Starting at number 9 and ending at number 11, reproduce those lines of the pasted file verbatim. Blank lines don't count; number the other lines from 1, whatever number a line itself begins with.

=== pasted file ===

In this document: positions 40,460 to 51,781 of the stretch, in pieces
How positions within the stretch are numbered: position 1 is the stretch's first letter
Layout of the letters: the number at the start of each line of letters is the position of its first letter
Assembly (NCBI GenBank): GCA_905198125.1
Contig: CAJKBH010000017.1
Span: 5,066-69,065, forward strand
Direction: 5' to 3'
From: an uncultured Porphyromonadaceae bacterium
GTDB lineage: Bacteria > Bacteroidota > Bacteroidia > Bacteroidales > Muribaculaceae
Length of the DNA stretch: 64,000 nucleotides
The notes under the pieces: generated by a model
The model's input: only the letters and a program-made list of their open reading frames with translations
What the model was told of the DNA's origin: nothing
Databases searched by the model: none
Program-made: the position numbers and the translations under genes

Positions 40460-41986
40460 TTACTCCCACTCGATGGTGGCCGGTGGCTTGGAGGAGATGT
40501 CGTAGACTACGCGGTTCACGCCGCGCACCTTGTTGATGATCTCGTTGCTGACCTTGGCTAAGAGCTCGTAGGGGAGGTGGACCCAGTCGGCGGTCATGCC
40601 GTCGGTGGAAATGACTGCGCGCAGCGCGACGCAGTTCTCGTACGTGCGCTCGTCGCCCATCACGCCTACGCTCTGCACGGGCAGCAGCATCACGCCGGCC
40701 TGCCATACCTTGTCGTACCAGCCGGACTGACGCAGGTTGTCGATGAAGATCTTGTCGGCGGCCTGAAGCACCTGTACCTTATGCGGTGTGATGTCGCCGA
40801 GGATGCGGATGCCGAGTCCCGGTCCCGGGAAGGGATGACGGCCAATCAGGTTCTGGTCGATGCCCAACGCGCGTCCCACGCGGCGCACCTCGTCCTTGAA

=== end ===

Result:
GTDB lineage: Bacteria > Bacteroidota > Bacteroidia > Bacteroidales > Muribaculaceae
Length of the DNA stretch: 64,000 nucleotides
The notes under the pieces: generated by a model